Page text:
Take one thing at a time. Hildebrand’s first change was to switch to film. She spent a year working out her new workflow, determining which film stocks and lighting setups were best for her style. Photographing in the studio was easy because she had ample strobes and lighting rigs to choose from. But going portable meant she had to simplify.
For a while Hildebrand narrowed her location lighting to a five-foot octabox and strobe for photographing in homes and other locations because they consistently produced the beautiful, soft light she was looking for. But the setup proved too cumbersome for the smaller rooms she more frequently found herself working in. She’d tested on- and off-camera flash but didn’t love the look they produced. One day she bounced the flash off a window as an experiment. It was life changing.
“It looked totally natural, like natural light coming from the window,” says Hildebrand. “I was so excited. It was a major turning point in the direction that I was shooting, using film indoors with a flash in any situation, regardless of how light or dark it is and with any family size, and knowing that I could get consistent results.”
Market what you want to sell. After solidifying her lighting setup, streamlining her film workflow, and then moving out of her studio, Hildebrand needed to refine her share of the Seattle market. She was still willing to photograph outdoors, but she wanted to cultivate a niche in in-home family sessions.
“I completely revamped my website and took everything down except for the types of images I wanted to sell,” she says.
She also wrote a few key blog posts about why she was shooting film and why a client’s home size, style, or location didn’t matter, which instantly dispelled doubts a potential client might have about their home’s possible inadequacies.
Hildebrand still photographs outdoor sessions, but she doesn’t post the images on her website because she doesn’t want them to appear representative of her niche. Although she does autumn and Christmas sessions, she doesn’t post those either. “I’m not looking to be considered seasonal,” she says. “I’m posting for a certain mentality, and my first love is photographing in the home.”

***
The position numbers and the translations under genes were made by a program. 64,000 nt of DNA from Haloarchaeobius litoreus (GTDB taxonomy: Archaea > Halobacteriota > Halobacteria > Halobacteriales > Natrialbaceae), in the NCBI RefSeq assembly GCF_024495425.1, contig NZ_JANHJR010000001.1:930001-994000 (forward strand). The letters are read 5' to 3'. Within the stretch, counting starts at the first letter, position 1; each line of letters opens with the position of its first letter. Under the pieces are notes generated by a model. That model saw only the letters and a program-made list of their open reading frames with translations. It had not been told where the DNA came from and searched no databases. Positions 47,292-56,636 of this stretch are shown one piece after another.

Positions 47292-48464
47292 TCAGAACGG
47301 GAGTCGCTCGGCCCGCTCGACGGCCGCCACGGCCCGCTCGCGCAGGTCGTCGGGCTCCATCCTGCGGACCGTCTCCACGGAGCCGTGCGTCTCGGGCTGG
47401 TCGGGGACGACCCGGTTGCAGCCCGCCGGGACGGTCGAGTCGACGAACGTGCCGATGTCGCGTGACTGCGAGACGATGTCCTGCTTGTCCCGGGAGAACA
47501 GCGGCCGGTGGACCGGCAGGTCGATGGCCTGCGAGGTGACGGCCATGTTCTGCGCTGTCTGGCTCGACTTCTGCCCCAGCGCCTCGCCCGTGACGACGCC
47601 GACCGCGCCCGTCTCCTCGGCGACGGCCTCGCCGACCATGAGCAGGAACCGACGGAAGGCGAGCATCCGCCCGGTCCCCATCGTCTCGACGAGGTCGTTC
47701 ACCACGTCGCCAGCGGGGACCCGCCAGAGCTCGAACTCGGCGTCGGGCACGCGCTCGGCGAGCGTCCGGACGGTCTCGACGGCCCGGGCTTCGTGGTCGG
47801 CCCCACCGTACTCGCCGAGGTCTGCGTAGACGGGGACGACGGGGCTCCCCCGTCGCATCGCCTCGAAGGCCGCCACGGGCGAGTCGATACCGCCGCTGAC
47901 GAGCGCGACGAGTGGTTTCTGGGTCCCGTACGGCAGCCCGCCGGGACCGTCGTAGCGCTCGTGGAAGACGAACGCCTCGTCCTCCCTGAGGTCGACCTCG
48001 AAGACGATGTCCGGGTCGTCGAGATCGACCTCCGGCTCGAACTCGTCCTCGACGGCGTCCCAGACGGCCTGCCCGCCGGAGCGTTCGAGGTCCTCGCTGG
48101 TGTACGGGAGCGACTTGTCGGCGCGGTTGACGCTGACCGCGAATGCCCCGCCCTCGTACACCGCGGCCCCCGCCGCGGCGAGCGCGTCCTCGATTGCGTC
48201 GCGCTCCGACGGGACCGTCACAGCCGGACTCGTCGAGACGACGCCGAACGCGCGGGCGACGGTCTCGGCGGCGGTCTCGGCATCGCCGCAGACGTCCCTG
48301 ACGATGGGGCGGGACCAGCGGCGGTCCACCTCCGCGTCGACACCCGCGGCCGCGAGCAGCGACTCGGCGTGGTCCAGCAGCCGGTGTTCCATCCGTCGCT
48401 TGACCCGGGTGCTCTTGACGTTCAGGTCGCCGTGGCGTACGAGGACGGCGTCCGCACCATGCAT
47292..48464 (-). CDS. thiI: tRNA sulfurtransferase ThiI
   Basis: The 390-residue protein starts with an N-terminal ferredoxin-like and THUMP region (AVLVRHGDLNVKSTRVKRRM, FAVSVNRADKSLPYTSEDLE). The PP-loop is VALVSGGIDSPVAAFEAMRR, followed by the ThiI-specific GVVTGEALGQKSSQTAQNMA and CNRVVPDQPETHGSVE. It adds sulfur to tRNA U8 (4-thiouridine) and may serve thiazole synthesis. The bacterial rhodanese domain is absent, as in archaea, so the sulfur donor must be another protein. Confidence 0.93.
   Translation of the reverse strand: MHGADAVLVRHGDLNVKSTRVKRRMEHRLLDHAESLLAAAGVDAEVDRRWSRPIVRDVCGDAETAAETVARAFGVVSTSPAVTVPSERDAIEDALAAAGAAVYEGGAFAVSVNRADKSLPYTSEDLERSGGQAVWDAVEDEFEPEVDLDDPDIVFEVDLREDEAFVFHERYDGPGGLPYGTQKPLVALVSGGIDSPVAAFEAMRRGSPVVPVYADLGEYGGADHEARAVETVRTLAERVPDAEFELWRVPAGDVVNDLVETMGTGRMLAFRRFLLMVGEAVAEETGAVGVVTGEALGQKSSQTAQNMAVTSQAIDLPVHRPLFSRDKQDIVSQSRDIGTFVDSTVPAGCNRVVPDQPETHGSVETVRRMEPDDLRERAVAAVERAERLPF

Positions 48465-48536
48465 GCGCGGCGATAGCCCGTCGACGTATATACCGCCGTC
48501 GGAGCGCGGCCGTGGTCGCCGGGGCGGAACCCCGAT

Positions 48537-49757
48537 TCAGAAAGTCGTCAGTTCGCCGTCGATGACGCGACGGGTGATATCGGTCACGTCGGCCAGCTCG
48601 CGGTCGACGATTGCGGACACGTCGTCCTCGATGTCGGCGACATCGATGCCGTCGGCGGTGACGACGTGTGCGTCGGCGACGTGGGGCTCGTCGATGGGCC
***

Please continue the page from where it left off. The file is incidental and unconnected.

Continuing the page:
Conquer your fear. “I know that people are scared of film, scared of [photographing] families inside, scared of using flash,” she says. “But I know I can do those things. I’m constantly repeating that to myself. So what do I have to lose? Also, I know people worry about other photographers judging them. But I know my families love their images. So what about other photographers.”
The lesson: Zero in on your strongest points, own them, and don’t worry about the what-ifs or potential negatives. Remind yourself what you’re good at and continue to grow.
Keep setting goals. After making such fundamental changes to her business, it might seem that Hildebrand has things all figured out. But she knows her business is a work in progress.
“It’s always a journey,” she admits.
This year she’ll concentrate on natural posing techniques, pushing her creative boundaries with double exposures and movement in her images, and continue to grow her business by finding more of her target market. And as the goals and whims of consumers continue to evolve, as they always do, she’ll stay busy keeping up with what it takes to address their desires.
“That should be a constant goal for anyone,” she says. “I don’t think I should ever be at a point where there are no challenges, but instead I want to be always evolving.”
Stephanie Boozer is a writer in Charleston, South Carolina.